Mass Spectrometric Analysis of Neurologically-Relevant MoleculesHeien, Michael L.; Smith, Catherine L.; Heien, Michael L.; Aspinwall, Craig; Armstrong, Neal; Marty, Michael; Restifo, Linda (The University of Arizona., 2018)The analysis and quantitation of neurologically-relevant molecules requires detection methods that are sensitive, selective, and applicable to a wide range of molecules. Targeted analysis using tandem mass spectrometry allows for the detection of molecules from complex matrices with an added level of selectivity. Mass spectrometry is on the leading edge of technological advances and improvements in our understanding of the intricate workings of the brain, allowing us to develop better models and better therapeutic approaches. In this thesis, I use tandem mass spectrometry to investigate two classes of neurochemicals: classical neurotransmitters, and potential therapeutic drugs based on endogenous neuropeptides. Chapter 1 will introduce existing sampling techniques and detection schemes for small molecule neurotransmitters and small peptides. We will also introduce two key concepts: insect models for understanding human neurotransmission, and the role of the blood-brain barrier in developing CNS-active pharmaceuticals. In Chapter 2 we develop a method to quantify small molecule neurotransmitters in tissue homogenate for the purpose of understanding how the bulk content of an insect brain can change under differing circumstances. Our approach allows for the analysis of a wider range of compounds with improved throughput compared to existing methods. Chapter 3 expands this method for the quantitation of five biogenic amines in Apis mellifera, to investigate the effect of infection by the microsporidian Nosema ceranae. Chapter 4 explores the role of glycosylation on the stability and blood-brain barrier permeability of peptide-based drugs. Chapter 5 expands this work to a series of Angiotensin 1-7 derivatives, for a study of the effect of different structural modifications to peptide-based drugs, with the goal of driving drug development toward more effective pharmaceuticals. Chapter 6 concludes this work and outlines the future directions of the research.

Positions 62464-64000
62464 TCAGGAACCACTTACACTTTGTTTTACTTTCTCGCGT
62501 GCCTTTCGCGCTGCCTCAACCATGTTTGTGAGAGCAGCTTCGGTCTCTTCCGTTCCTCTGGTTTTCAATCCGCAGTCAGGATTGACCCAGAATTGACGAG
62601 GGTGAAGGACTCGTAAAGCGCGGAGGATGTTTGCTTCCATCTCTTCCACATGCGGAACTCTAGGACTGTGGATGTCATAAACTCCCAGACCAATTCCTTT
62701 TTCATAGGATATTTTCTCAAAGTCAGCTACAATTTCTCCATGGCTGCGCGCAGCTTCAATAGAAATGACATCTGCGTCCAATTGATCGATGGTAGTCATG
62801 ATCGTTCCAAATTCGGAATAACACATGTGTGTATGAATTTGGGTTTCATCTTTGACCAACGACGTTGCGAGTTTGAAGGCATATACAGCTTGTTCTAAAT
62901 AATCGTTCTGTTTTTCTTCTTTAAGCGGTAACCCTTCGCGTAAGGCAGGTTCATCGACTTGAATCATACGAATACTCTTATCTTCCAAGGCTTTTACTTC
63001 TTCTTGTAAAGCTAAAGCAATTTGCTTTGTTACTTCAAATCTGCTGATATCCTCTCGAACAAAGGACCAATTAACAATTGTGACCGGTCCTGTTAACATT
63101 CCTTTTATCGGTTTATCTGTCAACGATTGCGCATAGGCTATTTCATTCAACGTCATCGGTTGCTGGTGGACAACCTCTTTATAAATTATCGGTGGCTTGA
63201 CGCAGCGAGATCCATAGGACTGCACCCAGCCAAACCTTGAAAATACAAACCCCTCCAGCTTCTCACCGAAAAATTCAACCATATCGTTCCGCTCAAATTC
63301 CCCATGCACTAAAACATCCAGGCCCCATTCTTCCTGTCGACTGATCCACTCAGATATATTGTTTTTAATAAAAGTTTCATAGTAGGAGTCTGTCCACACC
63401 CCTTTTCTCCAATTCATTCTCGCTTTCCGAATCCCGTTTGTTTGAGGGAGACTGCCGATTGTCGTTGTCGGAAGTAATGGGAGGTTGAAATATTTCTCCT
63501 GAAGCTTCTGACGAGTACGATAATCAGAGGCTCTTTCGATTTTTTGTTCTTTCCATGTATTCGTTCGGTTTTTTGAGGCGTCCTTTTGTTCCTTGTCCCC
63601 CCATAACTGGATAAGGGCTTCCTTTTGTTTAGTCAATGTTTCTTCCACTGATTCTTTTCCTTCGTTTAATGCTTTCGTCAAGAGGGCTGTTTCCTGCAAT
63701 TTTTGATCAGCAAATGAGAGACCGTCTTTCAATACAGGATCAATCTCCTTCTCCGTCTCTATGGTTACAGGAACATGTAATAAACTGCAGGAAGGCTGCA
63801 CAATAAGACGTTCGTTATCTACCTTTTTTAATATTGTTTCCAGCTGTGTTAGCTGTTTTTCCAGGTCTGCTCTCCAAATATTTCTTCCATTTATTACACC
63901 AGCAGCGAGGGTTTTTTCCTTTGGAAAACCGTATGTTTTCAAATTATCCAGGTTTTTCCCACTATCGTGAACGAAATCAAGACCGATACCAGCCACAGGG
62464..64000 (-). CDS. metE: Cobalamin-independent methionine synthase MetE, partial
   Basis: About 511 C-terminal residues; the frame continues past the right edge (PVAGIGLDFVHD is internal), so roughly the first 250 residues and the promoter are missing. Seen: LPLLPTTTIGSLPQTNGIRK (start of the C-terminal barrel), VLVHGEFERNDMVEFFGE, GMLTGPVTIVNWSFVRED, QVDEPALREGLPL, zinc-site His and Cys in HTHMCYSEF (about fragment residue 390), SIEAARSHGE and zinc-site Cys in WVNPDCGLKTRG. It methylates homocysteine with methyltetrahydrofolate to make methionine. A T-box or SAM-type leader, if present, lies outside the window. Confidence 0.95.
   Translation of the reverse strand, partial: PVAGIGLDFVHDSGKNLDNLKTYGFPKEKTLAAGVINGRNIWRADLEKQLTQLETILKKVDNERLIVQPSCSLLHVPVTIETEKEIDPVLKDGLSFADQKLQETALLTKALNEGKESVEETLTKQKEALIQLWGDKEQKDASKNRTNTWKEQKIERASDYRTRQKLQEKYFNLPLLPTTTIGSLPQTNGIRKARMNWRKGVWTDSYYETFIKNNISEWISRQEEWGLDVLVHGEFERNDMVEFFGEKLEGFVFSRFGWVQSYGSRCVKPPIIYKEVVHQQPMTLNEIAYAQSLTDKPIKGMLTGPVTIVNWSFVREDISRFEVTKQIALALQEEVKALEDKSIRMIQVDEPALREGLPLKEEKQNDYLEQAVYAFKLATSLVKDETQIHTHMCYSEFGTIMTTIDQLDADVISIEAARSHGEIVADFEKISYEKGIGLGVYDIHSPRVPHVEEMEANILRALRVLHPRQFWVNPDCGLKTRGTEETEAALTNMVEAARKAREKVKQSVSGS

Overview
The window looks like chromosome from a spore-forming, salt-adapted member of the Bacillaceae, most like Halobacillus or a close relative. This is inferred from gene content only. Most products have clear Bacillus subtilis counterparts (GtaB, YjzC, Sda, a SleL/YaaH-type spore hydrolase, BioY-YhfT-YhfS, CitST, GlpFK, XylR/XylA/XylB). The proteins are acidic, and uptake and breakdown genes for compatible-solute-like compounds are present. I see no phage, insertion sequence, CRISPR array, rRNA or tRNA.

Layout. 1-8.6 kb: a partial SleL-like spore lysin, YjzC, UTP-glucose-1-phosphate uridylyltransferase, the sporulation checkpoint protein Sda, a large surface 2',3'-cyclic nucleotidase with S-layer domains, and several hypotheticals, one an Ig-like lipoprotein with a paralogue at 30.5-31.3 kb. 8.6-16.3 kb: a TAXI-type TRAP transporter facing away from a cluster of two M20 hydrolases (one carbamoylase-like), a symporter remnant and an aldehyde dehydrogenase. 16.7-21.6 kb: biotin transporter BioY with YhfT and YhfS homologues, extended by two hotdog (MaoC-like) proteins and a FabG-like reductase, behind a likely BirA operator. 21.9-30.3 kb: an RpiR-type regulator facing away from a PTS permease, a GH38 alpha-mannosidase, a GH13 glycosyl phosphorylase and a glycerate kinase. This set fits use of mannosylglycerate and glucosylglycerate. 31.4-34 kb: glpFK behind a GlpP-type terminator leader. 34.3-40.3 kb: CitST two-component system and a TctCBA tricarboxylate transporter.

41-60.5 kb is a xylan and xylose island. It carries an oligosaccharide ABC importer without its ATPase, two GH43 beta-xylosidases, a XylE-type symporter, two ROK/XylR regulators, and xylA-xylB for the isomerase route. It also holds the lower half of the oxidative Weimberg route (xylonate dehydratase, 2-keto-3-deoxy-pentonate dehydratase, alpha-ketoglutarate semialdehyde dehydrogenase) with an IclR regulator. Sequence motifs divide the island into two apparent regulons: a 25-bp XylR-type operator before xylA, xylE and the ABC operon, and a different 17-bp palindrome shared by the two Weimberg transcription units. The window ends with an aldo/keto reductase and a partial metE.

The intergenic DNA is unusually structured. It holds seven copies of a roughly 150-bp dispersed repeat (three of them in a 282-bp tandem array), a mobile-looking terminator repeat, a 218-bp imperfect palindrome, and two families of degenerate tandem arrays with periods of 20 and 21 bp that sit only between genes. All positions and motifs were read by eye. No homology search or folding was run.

Reliability and validity of the Clinical Neurologic Assessment (CNA) Tool in children with head traumaCrosby, Leanna; Gillespie, Stephanie Marie, 1958- (The University of Arizona., 1990)The Clinical Neurologic Assessment (CNA) Tool is a 21 item instrument designed to assess subtle neurologic changes that often accompany head trauma. This descriptive study was designed to test the reliability and validity of the CNA in children with head trauma. Interrater reliability of the CNA was assessed by determining Cohen's Kappa values for each item. Kappa values ranged from .74 to 1.00. Internal consistency of the CNA was assessed using Cronbach's alpha. The total CNA alpha was estimated to be .98 with subscale alphas ranging from .89 to .96. Concurrent and construct validity of the CNA were also assessed. Concurrent validity was estimated by determining Pearson's Product-Moment Correlation Coefficients for the CNA and the Glasgow Coma Scale (GCS) (r = .93; p = .001). Pearson's correlation coefficients were also estimated based on severity of head trauma (r = .57 to .74; p ≤ .017) and the age of the subject (r = .89 to .99; p ≤ .001). Construct validity was assessed using exploratory factor analysis which demonstrated a three factor solution. These factors reflected the following: a general overview of the level of consciousness, overall body and extremity position and movement, and muscle tone of the extremities.